After that, I had to fold and refold the strips lengthways until I had sixteen narrow strips 1cm tall and 50cm long (call it 1/2 an inch or so):

Okay, so the rings are more like an inch thick.  What can I say?  I was heartily tired of folding tinfoil.  The stuff makes my teeth hurt.  No, I wasn’t folding the strips with my teeth.  I had my sixteen strips, I needed to form a circle with each strip of foil.  Heston assured me that it would form a perfectly sized bun ring, with a small bit of overlap (presumably so I could tape them together, without having Scotch tape touching the bun).  I had a whackload of overlap; about 13cm worth (about 5 inches).  This wasn’t the “bit” of overlap promised.  No, not at all.  I remeasured, carefull measured my circles, and measured them both again.  The measurements were right.  Then I checked my conversion of inches to centimeters again.  It was right.  And then I measured everything again.  Still right.  I got a 12cm (5 inch) circle with 13cm of overlap.  Huh?  Then I completely geeked out and checked Heston’s math on the computer.  (Between the tinfoil, the dough, the measuring tape, the swearing, and the running back and forth between the computer and the kitchen, I have no idea what the maid was thinking about “Madam” during this time.  Poor dear.)

So I checked the math.  According to my calculations, Heston was completely right.  A circle that has a 12cm diameter should have a 50 centimeter circumference.  But it patently wasn’t.  Huh???

I could only conclude that my kitchen had somehow shifted to another dimension where the rules of Euclidean geometry did not apply.  With that conclusion made, I resolved that I would work on my plans for a perpetual motion machine (somehow involving the tail of my resident Flat-Coated Retriever), and for an antigravity machine as soon as The Perfect Burger was complete.  In the meantime, I got on with making my rings.

Here they are.  Unsurpringly, between breaking natural laws, repeated trips to the computer and back, and the origami, Arts and Crafts half hour had turned into Arts and Crafts and Math hour and a half, and I was quite behind schedule.  Once again, I was pleased that I had decided to get an early start.  But the bun rings, they are beautiful, no?

If you’re anal enough to count my lovely bun rings, you’ll note that I seventeen rings instead of sixteen.  I put this down to the multi-dimensional, mathematics-corrupting facets of my kitchen, rather than any counting error I could have made.  After all, I was wearing sandals, so toes were readily available for counting purposes when I ran out of fingers.

Once I had made the bun rings, and gotten over the newly discovered nature of my kitchen, I had to fill them up.  Heston wants you to lightly flour your hands, and weight out 85g portions of bun dough.  He neglects to mention that the bun dough for these buns is possibily one of the stickiest substances known to mankind.  It was easy to weigh out 85g portions, the problem was how to get all 85g of the portion off the kitchen scale and my fingers in order to get it into the ring.  Eventually I used a whackload of flour and greaseproof paper to achieve this, but wow – this stuff is gluey:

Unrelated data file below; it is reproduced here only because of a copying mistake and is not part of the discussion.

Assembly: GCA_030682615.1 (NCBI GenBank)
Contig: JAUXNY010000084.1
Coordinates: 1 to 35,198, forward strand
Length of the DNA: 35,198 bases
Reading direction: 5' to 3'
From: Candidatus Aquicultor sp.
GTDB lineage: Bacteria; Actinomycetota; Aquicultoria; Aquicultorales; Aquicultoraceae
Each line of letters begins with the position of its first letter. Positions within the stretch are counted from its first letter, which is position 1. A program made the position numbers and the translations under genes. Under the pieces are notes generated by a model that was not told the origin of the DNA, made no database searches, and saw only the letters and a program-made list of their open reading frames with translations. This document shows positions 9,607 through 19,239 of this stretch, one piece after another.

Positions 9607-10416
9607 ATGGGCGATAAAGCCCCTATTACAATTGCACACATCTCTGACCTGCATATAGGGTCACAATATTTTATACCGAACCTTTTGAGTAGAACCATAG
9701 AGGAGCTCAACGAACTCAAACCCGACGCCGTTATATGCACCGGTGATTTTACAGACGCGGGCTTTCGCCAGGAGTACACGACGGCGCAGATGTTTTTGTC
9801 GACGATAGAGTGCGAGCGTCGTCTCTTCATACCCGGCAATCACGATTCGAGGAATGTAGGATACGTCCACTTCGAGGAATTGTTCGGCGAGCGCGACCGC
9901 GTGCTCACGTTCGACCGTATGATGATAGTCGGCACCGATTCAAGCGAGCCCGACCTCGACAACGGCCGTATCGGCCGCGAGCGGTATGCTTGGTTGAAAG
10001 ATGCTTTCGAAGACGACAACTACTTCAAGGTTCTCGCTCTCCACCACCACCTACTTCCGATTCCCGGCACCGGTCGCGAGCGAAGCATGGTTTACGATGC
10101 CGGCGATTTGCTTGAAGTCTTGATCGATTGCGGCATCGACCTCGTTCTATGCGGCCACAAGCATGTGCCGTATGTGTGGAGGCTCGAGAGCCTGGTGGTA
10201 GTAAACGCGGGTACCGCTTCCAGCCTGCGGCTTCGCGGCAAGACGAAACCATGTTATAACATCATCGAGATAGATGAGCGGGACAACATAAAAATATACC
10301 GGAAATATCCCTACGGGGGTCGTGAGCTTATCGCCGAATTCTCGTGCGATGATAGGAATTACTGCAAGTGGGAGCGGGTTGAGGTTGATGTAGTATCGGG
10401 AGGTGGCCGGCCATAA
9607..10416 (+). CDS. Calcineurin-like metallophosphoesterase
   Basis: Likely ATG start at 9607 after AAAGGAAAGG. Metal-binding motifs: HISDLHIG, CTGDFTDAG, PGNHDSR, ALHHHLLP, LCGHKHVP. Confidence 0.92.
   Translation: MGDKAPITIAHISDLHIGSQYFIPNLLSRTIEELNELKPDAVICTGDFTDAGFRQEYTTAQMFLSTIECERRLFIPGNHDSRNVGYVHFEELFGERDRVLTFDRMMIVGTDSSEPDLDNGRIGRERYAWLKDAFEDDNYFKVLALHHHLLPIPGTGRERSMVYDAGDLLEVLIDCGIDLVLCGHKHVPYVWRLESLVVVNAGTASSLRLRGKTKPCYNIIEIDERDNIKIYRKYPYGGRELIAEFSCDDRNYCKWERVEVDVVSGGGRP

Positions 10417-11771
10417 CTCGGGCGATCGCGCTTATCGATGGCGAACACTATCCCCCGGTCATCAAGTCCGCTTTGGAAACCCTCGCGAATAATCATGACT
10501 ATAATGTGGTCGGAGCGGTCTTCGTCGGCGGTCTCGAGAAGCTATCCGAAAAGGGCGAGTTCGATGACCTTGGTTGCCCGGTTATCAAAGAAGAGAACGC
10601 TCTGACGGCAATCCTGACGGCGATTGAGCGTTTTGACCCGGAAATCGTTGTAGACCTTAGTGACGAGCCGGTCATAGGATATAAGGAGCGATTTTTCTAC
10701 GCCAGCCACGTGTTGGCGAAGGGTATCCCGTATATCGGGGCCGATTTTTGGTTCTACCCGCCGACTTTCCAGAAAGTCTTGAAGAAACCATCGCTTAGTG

Oh no! There's a fat lady holding my dough!

Yep – that’s me holding the dough.  The “Dubai stone” is a real danger.  My husband arrived back home in time to take these pictures.  He also figured out what the error was with the bun-dough-ring measuring, leaving me bereft, as I really thought that the anti-gravity device would be a real money spinner.  Geometry-minded readers… using the information I’ve given you (which is the same as my husband got), can you see what the mistake was?   (A mistake made not only by myself, but also by Heston and the proof-readers of “In Search of Total Perfection”.)   Post your answers in the comments, and you could be a guest at the next “Perfect” evening! 

Eventually I managed to wrassle all of my dough into the bun rings, and still had left-over dough.  Instead of chucking it out, I made bun-ringless buns, just to see how much they spread out without a containment device.  Since I have no photos of that, suffice to say that they spread out a lot, and one would have definitely had more bun than burger if one had chosen to skip the bun-ring-origami stage of this process.

I put the buns into my pre-heated oven (after pouring some water in it to make it all steamy, as per Heston), taking them out halfway through the baking time to apply egg wash and sesame seeds:


I have to say, that once they were done baking, they certainly looked like the real deal!


But how would they taste?  Would the burgers fit, or would I have the dreaded more-burger-than-bun problems?  How was the CheezLog holding up?  What about the Imperfect Hamburger?  And would I ever get back on schedule?  Find out in The Perfect Hamburger (part four)!